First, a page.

It used to be that if your grandfather was a famous singer, and musical talent indisputably ran in your family, then you — assuming you were a boy — would grow up to be a singer like your grandfather. You’d sing in your grandfather’s style, your reputation would be connected to his, and the generations would be solidly, visibly, aurally linked.
Later, even if your grandfather was a famous singer, and talent indisputably ran in your family — but your own father had left his home country, even his home continent — then your grandfather’s fame would be largely irrelevant to the momentum of your own career. (And now you could be a woman.) His reputation would be back there, across an ocean and quite a few mountain ranges. You would develop your own reputation, in your own time and place.
But now, it’s possible to take old recordings and base your own newer music on that older style. (Assuming, of course, that you have inherited the family talent. Otherwise, none of this works.) You can create a new piece of music that is both authentic and novel.
That’s what Galeet Dardashti has done.
Dr. Dardashti is a musician and cantor who has earned a doctorate in anthropology from the University of Texas at Austin, has been an assistant professor at the Jewish Theological Seminary, and is a visiting professor at NYU. She’s the founder of Divahn, the all-woman Middle Eastern and Jewish-inflected group.
She’s been the High Holy Days cantor at Congregation Beth El South Orange for years, up until shortly before the pandemic.
And most recently, in her just-released album “Monajat,” she used one of the few recordings she has of her grandfather, Younes Dardashti, singing in Hebrew. She’s taken the music, melodies sung on Selichot as the new year, with its opportunities, dangers, call for transformative change, and the possibility of joy approach, and mixed them with her own voice, the work of other musicians, and the sensibility of another time and place.
As she tells her story, it’s clear that both music and the seamless merging of opposites are part of it.
“I’ve been performing with my family since I was a little kid,” she said. Her father, Farid Dardashti, Younes’s son, is an Iranian Jew whose unlikely career path took him to JTS; her mother, Sheila, is an Ashkenazi New Yorker; her older sister, Danielle, is a writer and storyteller; and her younger sister, Michelle, is a Conservative rabbi who now leads the Kane Street Synagogue in Brooklyn. They all sing.
Her grandfather “was a very famous singer of Persian music in Iran,” Dr. Dardashti said. Note that he sang Persian music; Iran was integrated then in a way that we, decades after the Iranian revolution, cannot imagine. He was deeply Jewish, but he was not a cantor. “There was no such profession as cantor in the Middle East and North Africa,” she continued, although now, in Israel, where those communities now are centered, increasingly that is changing. “But then, my grandfather would volunteer to lead Shabbat services at different synagogues in Teheran.
“He’d drop in at different synagogues around the city, and people would be so impressed.” It was as if Frank Sinatra would have wandered around Bayonne, dropping in at various bars to sing a few of his favorite songs. He was that level of famous in his time and place.
In Teheran, Jews often would host Selichot services outside their houses, every night in the month of Elul, so that as many people as possible could hear them, Dr. Dardashti said. Her grandfather sometimes would go from gathering to gathering and sing. “Sometimes it would go all night,” she said. “People would be so proud to host him.”
He was a huge star, both within the Jewish community and outside it. He was so famous that he was called the Nightingale of Iran.
This was during the reign of the shah of Iran, whose very mixed rule was ended in the violent Islamist overthrow of his regime. “It was a good period for women and for Jews in Iran,” Dr. Dardashti said. “That’s when things opened up for women and at the same time for Jews. My grandfather was discovered by the first woman superstar there, Qamar-ol-Moluk Vaziri. She discovered my grandfather, and she was like, ‘Why haven’t I heard you before?’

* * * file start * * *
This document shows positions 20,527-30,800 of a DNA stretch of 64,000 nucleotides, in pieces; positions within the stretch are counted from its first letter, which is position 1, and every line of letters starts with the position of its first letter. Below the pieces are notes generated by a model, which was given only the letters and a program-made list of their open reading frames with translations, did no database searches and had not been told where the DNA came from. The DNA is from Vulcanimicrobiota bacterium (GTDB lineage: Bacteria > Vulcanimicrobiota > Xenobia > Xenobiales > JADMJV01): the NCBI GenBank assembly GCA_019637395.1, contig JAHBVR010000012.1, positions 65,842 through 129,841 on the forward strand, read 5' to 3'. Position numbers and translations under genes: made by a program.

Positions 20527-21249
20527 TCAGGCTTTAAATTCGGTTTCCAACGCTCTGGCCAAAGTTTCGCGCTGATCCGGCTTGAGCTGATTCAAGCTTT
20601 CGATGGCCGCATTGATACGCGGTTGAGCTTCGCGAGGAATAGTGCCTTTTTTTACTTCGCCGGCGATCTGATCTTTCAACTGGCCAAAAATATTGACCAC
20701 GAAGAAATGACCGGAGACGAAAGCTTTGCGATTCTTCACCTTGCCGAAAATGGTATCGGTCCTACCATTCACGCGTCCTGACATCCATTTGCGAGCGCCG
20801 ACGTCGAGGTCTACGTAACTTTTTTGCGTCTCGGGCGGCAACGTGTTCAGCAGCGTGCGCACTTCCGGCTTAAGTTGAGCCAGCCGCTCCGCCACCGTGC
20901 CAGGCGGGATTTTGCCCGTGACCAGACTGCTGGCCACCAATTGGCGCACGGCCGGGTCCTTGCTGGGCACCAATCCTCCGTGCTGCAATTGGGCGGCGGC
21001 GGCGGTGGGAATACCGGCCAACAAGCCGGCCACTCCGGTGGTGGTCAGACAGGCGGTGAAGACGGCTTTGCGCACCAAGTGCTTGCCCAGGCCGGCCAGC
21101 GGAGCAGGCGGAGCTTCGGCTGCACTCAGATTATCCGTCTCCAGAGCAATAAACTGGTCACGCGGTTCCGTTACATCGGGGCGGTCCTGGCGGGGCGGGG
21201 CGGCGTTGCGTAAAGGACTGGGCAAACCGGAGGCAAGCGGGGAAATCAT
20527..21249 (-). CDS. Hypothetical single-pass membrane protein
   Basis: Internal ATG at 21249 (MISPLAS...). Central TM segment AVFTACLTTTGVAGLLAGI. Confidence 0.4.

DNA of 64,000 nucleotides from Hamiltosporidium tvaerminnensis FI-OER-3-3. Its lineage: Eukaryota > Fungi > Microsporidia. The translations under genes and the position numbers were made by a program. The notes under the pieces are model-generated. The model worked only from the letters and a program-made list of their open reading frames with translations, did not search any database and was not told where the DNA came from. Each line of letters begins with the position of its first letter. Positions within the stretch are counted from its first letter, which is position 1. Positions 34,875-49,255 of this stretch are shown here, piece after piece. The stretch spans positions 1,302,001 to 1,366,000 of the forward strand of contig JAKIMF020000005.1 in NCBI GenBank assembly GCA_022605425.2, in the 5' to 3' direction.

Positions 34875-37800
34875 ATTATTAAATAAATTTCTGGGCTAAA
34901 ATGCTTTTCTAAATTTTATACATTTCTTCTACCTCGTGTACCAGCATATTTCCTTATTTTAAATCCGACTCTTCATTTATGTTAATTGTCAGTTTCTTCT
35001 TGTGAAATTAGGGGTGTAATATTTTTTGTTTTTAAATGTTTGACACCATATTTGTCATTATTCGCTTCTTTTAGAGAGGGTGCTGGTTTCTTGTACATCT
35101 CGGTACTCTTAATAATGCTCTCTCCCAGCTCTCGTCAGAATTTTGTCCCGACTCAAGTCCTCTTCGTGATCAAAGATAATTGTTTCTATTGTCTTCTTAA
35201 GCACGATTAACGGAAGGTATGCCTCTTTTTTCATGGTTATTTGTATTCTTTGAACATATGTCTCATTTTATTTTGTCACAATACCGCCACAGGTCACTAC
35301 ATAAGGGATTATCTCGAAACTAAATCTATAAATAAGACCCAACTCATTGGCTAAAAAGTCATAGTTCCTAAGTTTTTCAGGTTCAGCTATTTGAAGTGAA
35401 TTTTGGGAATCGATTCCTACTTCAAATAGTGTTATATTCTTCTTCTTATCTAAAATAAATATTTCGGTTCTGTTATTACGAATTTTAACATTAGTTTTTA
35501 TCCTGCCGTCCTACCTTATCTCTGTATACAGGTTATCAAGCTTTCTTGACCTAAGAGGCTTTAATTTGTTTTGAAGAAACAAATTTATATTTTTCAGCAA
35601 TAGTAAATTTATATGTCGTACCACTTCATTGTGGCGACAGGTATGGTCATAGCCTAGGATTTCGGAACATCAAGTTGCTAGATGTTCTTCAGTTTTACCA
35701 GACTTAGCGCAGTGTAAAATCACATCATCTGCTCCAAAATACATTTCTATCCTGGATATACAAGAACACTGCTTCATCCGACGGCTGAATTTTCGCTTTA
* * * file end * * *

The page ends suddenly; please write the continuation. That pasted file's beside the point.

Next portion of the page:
“‘He was like, ‘Because I’m Jewish.’ And then she was like, ‘Who cares?’”
Soon he had a weekly radio show, and everyone listened to him.
Her own father, Younes’s son, Farid, “was very good looking and talented, and because of that, and because of his father’s fame, he had a weekly spot on television for a year before he left Iran,” his daughter said. “He already was a teen idol.”
He came to the United States to go to college, “somewhere in Delaware,” his daughter said, when he was 19, in the late 1950s. His plan was to become an architect and eventually to move to Israel. He did not think he’d be a singer. “But he found his way to music, and he got the lead as Tony in ‘West Side Story’ — he didn’t even know what ‘West Side Story’ was then — and he just made his way back to music.”
He moved to New York, transferred to the Mannes College of Music, and worked as an usher. “People always asked him if he wanted to be a cantor, and he couldn’t understand what they meant. He would go to synagogues and hear cantors who weren’t very good.
“And then he heard either Jan Peerce or Richard Tucker sing at Carnegie Hall, and then suddenly, in the middle of an amazing performance, one of them — I don’t remember which one — took out a kippah, put it on, and sings a cantorial piece, and my dad was like oooohhhhhh….. And then he was like, ‘Yeah, I can get behind that.’
“And then he went to cantorial school at JTS.”
At first, that might seem odd. JTS, the Conservative movement’s flagship academic institute, is profoundly Ashkenazi. “But there is no Sephardi or Mizrachi cantorial school,” Dr. Dardashti said. “He was a traditional Jew, and to him Jewish was Jewish. It was just Jewish singing, and he was into it.
“So my dad became an Ashkenazi cantor.”
Danielle, Galeet, and Michelle Dardashti are half Iranian, but they’re also half Ashkenazi. Their mother, Sheila, comes from Queens; she’s a retired special education teacher, musician, and singer. The family moved fairly often as Farid Darshati changed pulpits; Galeet was born in Overlook Hospital in Summit, but then lived in Florida, Los Angeles, and Baltimore. Her father retired after years at Beth El Synagogue in New Rochelle, and he and his wife still live in Westchester County. So does Galeet, her husband, and their two children, and so does her older sister.
When the sisters were young and the family sang together, they sang Ashkenazi music. “We would do a little bit of Sephardic stuff, but it’s hard to dabble in Persian music, because it is very specific, and some of it is hard,” Dr. Dardashti said. “I didn’t grow up listening to it.